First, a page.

- Name the company they use to send money across, almost everyone invariably cited UAExchange.
- One of the reasons UAExchange was preferred over others, was the outreach network, i.e. close proximity to home.
- No one ever used Western Union or MoneyGram (for normal remittances). In certain emergencies, it was used.
- How many times do they send money back home?
- Careem drivers said, once a month, sometimes once every two months.
- Taxi drivers, every month.
None of the 11 taxi drivers was banked in the UAE, even though some of them have worked here for over 16 years.
With the exception of 3 drivers, almost all the Careem drivers had a bank account. The three drivers who did not have it were very new to this and were figuring out how to go about it (get settled presumably), despite being in the country for long.
None of the Careem or Taxi drivers had a ‘credit’ card.
The average amount transferred. This was a tough one, not sure everyone wanted to open up and tell me.
- Some Careem Drivers: AED 1,500-2,000 on average.
- Some Taxi drivers: AED 1,000-3,000
- In some cases, a Careem driver would transfer in excess of AED 5,000
- Every Pushto speaking driver (from KPK) utilized hawala/hundi. No one used a regular exchange company no matter who owned it. This was very surprising (not to mention disturbing to learn).
I inquired about the backstory of this. It seems it is simply aiding and abetting the old-age business practice of how money is handled in KPK and the surrounding region. Word of mouth transfers still exists and that too on a very large scale.
Hundi or Hawala is not a local phenomenon. It has been around for 100s of years. Even older is the Chinese hawala called “flying money” (feiqian). Anyhow, I digress.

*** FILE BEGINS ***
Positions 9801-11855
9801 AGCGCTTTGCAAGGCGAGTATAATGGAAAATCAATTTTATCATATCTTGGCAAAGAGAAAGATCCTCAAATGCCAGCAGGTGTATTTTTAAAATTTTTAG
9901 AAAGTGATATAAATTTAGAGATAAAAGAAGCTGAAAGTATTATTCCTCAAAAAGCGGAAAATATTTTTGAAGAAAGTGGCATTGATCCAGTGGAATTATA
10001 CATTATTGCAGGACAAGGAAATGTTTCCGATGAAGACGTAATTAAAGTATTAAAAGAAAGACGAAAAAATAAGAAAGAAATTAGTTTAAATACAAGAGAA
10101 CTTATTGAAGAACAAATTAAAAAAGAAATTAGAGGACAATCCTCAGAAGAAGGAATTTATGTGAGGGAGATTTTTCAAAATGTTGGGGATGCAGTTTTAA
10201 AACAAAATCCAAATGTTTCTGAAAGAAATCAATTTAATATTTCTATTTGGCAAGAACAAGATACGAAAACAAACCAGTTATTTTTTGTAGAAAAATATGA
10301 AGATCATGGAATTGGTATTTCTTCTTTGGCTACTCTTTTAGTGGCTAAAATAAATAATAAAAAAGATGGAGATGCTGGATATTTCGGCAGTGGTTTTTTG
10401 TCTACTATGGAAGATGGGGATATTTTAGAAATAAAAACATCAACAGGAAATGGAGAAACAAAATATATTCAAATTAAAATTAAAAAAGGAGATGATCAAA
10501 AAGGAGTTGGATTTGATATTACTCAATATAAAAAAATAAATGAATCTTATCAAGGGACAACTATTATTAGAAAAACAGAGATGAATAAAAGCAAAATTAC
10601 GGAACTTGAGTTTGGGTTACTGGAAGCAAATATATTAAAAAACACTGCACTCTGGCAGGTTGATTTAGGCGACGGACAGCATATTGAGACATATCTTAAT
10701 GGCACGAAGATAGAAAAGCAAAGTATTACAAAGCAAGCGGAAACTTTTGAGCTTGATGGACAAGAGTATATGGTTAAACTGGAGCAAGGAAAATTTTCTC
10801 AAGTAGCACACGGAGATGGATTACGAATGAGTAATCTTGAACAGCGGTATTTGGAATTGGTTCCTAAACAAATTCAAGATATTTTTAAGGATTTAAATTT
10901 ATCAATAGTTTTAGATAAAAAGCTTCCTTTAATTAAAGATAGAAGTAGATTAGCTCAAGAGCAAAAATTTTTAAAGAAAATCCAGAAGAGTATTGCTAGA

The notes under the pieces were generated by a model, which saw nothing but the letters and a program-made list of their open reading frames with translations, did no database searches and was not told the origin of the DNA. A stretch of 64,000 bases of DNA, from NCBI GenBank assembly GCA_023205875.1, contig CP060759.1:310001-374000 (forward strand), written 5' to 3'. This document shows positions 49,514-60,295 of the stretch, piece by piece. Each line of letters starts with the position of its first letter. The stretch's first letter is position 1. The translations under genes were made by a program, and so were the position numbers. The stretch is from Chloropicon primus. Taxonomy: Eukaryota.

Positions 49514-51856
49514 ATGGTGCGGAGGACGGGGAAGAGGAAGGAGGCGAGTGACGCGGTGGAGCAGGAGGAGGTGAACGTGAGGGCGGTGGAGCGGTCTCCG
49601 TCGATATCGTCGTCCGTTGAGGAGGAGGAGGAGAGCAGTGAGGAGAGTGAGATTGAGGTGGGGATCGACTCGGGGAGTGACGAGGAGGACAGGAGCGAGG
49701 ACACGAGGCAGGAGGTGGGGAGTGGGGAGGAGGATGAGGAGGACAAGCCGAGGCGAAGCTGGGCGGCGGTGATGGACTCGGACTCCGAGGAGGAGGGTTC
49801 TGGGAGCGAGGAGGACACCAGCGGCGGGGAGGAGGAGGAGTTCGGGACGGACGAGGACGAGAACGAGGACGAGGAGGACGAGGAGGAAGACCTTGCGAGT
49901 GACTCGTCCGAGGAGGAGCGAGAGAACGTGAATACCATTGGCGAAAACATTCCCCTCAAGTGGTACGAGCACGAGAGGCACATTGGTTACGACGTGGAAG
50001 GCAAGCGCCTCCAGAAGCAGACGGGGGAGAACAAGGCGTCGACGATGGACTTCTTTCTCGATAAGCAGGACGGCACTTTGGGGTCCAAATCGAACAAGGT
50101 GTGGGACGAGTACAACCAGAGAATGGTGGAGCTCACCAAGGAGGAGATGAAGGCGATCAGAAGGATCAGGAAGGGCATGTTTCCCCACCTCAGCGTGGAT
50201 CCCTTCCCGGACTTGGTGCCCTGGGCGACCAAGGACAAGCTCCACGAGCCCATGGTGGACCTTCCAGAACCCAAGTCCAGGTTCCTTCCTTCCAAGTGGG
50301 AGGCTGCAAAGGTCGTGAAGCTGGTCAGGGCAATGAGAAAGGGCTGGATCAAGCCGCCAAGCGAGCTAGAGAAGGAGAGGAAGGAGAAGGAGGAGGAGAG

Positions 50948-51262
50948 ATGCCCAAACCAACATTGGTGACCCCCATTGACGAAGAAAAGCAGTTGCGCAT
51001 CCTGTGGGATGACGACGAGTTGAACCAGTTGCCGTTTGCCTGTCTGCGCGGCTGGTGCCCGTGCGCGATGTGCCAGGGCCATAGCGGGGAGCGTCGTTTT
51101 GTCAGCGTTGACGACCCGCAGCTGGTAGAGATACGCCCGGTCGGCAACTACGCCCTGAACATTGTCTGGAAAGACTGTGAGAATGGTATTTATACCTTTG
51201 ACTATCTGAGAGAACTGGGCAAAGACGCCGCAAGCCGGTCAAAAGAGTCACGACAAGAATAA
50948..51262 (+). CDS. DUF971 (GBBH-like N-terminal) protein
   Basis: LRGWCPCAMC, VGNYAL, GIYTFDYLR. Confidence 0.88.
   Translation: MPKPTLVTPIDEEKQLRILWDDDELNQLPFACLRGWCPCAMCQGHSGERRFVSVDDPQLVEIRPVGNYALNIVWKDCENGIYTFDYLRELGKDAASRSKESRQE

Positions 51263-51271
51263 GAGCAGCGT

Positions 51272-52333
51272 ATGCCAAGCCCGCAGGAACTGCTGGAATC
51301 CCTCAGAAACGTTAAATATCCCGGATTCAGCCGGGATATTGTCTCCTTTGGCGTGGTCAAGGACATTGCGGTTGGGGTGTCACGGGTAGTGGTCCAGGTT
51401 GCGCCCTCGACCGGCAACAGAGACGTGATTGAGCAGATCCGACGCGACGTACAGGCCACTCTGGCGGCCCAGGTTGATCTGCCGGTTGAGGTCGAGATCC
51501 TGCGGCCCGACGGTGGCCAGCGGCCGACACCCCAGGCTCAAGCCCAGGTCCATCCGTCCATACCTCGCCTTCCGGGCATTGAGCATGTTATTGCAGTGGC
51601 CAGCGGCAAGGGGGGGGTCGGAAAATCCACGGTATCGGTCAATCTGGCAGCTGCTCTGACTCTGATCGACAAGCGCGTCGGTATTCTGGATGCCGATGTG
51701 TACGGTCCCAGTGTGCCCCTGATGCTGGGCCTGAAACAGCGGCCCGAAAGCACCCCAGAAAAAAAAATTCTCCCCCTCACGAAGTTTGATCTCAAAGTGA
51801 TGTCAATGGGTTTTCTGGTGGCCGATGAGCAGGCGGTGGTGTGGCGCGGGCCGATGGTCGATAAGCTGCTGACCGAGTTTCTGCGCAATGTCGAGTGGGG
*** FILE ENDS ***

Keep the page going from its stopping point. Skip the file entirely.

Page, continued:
It is estimated that the GCC has a formal remittance (outgoing) volume of US$ 100 Billion per annum. By varying degrees, it is estimated the informal channel is equated to be between US$ 30 Billion to US$ 100 Billion. No one knows for sure. Various people have tried their best to model it, but it is just that… mathematical models.
The exact number will probably never be known.
When transferring money back home, the price is not an issue (this is something I’ve confirmed before in my previous research). It is always the proximity of the cash-out location with respect to the beneficiary’s home. Gotta be close yo!
Hawala is chosen because rates are better. Usually by 1.50 Rupees to a Dirham, which means that if a person is transferring AED 5,000 this means, Rs. 7,500 worth of difference – which in this social economic class – is a lot of money.
I asked around as to what is the percentage of people who are sending money back home via hawala/hundi versus documented (legal) channels? The answer varies. If I take out the highs and leave the lows, the median average is about 35%. A little more than a 1/3rd of the remittances are snaking their way back to Pakistan, via hawala.
I’m skeptical. I think the number is much higher. Maybe at the 50% mark (if not more).
Just FYI, this phenomenon is not just limited to Pakistan. It is especially true for India, Bangladesh, Nepal, Kenya, Sudan, Somalia, Egypt, Lebanon, Jordan, Morocco, Tunisia, Tanzania and Nigeria (to name a few countries).
This page was last updated on May 27, 2017.